From his early childhood, the oppression of the Tamils in Sri Lanka was the precursor of his life long struggle for the liberation of Tamil Eelam. In 1970 s he realized that he did not want to bring his children up under an oppressive government that discriminated against Tamils. So, in 1972, Kichi moved his family to Zambia, Africa, where he was the Chief Agricultural Engineer for the government of Zambia. In Zambia, he progressed and developed a close relationship with his roots. His exemplary work and integrity took him to higher positions in the government sector. The admiration and love that was bestowed on him was realized when the ex-president of Zambia, Dr. Kenneth Kaunda, talking about aids in Africa at UCSD, made a point to visit his friend at his home in San Diego last year. He travelled extensively all over the world for his work and he was the type of man that took his work very seriously. In 1980 he got an opportunity to move to the USA with his family. Kichi had an enormous appetite for music and was an excellent singer and loved to sing. He was an avid reader and an exceptionally a powerful writer both in Tamil and English.

When he turned 55 years old, he retired and took on a more active role to educate the world on Tamil heritage and promote pride in being a Tamil, which was his true passion in life. In the last few years, he met some of his goals, he helped develop a Tamil font language software, called Yazhan Tamil font. He also formed the World Wide Tamils Coalition which served as an umbrella group to bring together Tamils from all over the world in solidarity to promote Tamil language and culture. Kichi was also instrumental in publishing his poetic works and wrote the book Sitpi Sethukkatha Sinthanai . He was in the process of translating the book Sitpi Sethukkatha Sinthanai in English and publishing his next book Journey down the Memory Lane .

Kitchi leaves behind to treasure his memory, his wife, Susila Devi, children, Dhayalan, Sudhamathy and Sivamathy. Children-in-laws, Goulai Khoo, Thabenthiran and Sean Coffey. Grandchildren, Chaminie, Janon and Tena. Brothers, Mahendralingam, Suntharalingam, Ganeshalingam and Panchalingam. Brother-in Laws, late Thirunavakkarasu, Vivekananthan, Mahenthiran, Manoharan, Pathmanathan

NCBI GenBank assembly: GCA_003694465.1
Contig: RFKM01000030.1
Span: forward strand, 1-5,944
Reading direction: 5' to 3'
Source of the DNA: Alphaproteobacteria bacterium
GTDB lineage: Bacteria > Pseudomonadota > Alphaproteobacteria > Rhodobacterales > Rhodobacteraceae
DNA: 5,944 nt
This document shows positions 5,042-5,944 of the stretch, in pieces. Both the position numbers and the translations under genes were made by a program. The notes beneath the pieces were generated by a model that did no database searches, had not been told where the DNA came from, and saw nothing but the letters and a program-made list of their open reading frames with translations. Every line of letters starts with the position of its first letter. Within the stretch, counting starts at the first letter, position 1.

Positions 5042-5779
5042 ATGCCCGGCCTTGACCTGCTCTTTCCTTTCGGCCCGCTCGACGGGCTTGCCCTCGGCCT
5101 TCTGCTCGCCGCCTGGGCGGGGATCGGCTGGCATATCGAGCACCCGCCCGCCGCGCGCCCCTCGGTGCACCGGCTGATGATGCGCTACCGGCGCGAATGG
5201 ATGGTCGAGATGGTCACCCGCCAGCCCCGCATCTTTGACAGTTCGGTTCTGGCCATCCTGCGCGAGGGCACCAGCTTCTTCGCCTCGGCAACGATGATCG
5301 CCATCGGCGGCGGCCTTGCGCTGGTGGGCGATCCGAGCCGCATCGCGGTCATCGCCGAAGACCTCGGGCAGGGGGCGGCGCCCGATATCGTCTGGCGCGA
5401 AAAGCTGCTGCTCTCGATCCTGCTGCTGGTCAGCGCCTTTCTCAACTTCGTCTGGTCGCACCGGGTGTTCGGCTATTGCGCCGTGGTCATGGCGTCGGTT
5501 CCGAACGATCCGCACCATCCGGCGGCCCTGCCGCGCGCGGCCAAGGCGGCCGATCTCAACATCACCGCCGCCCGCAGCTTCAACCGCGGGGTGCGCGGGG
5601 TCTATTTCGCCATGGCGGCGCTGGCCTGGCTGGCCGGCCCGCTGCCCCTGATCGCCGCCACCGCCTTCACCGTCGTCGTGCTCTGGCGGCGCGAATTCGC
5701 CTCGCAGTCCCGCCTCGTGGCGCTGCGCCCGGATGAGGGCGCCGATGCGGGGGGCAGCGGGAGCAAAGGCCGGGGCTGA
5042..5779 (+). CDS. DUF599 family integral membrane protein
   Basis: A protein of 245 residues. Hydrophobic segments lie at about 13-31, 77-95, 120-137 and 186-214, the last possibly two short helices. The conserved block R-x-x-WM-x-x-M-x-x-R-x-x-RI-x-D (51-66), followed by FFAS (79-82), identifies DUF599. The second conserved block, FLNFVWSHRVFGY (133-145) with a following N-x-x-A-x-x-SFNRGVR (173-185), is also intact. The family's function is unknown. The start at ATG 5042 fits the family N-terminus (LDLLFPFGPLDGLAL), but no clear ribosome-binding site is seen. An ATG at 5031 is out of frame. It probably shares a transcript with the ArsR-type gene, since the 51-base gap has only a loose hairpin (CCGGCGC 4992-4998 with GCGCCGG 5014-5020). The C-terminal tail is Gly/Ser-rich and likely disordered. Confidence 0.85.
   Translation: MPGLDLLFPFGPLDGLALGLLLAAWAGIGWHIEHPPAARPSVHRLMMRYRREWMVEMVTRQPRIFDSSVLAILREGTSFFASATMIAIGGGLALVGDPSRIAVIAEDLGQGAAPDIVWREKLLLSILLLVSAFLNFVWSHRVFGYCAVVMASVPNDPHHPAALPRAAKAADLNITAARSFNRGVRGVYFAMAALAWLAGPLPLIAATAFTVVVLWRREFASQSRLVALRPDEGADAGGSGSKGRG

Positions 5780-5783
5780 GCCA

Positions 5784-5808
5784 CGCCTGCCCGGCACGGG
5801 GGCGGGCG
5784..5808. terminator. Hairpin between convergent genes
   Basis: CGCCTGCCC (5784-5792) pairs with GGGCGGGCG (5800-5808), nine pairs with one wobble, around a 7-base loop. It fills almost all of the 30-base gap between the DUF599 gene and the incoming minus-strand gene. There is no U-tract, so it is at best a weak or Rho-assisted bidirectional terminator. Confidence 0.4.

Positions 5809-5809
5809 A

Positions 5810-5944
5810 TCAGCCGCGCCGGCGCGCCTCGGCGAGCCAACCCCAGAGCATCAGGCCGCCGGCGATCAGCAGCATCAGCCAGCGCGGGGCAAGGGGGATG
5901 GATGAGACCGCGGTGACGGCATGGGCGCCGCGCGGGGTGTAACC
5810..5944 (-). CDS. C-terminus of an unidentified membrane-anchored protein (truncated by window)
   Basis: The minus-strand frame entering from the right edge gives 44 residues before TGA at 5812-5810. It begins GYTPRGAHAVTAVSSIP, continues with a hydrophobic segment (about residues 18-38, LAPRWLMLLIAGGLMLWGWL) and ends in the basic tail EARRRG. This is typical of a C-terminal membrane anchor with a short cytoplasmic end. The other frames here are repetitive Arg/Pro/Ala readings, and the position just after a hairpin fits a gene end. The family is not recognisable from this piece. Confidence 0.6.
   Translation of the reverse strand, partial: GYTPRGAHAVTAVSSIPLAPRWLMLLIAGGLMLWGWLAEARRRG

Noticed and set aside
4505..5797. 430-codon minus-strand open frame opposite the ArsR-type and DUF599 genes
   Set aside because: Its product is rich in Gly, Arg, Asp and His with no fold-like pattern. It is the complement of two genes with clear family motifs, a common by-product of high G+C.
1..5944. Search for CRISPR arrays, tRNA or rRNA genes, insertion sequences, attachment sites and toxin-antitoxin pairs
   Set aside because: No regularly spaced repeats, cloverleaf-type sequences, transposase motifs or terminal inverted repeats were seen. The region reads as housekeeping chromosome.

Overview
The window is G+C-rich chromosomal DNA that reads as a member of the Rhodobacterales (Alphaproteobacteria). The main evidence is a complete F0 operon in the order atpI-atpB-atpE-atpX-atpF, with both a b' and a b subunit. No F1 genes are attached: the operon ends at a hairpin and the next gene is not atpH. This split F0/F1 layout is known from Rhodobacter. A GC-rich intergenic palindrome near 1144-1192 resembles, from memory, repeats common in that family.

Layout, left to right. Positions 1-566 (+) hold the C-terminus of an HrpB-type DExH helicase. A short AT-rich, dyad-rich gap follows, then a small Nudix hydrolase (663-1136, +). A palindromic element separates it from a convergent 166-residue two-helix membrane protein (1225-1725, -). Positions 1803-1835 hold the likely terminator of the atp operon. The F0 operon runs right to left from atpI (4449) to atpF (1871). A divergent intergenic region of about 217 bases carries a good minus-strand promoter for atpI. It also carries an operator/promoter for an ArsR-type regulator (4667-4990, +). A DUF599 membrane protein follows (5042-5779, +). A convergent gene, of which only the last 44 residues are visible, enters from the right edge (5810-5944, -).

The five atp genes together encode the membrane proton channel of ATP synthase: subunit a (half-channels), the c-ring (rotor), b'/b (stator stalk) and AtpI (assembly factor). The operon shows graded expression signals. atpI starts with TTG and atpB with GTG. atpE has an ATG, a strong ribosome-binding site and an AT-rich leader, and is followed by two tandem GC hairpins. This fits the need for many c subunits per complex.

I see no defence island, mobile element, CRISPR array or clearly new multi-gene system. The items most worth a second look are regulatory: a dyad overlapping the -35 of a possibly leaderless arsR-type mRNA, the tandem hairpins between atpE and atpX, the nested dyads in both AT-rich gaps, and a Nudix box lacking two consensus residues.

Farewell to Shan - Alex Doss writes on Ramalingam Shanmugalingam's death, 8 November 2004

"...To those of you who do not know who this man is, he is a Tamil , a Scholar who has done a lot for Tamil and the Tamil cause. To those of , you who might have met him at the Cross Cultural Center, he is the one you have met. To those who were interested in learning Tamil, he, was the one who was willing to teach you. To those who were , interested in going to Sri Lanka with VISIONS and to learn Tamil, he, was the one who wanted to teach you Tamil to prepare yourself. I was, with my family today visiting the Shans. We had lunch together and , everything was fine until Mr. Shan then started to have chest pains. He asked me for his medicine and I gave it to him. When it didn't work, he told me that he needs to go to the hospital. We then called 911. His wife Mrs. Susheela cried out and told me that he was having a heart attack. I tried the best I could to revive him and to give him CPR. The paramedics then arrived and gave him CPR and used the fribulator on him. He was then taken to the ER. We all went to the Scripps Medical Emergency Room in La Jolla. Around 5:30 pm today (7 November 2004), he passed away. I will never forget this man for the rest of my life. He was not only my guru, but like a second father to me. When his daughter arrived at the ER from L.A. she had told me that just today she and her husband were planning to have a ceremony for her father's book which he had just released in India earlier last month. He has treated everybody with dignity and respect. Even when he could not afford to host people, he made sure that they were treated like kings and queens. He was also the first person to teach me how to write in Tamil. Before he had the attack which was roughly around 3:30 pm he was showing my brothers some of his poems. I remember the last one he showed was about his wife and his father. His death will never be forgotten, and his works shall live on for ever. He will live always in our hearts...."